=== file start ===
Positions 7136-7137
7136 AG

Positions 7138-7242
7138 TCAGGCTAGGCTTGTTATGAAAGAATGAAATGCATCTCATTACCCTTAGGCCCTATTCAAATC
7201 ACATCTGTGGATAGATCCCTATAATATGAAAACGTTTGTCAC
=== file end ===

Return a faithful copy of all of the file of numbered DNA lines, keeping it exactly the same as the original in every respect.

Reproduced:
Positions 7136-7137
7136 AG

Positions 7138-7242
7138 TCAGGCTAGGCTTGTTATGAAAGAATGAAATGCATCTCATTACCCTTAGGCCCTATTCAAATC
7201 ACATCTGTGGATAGATCCCTATAATATGAAAACGTTTGTCAC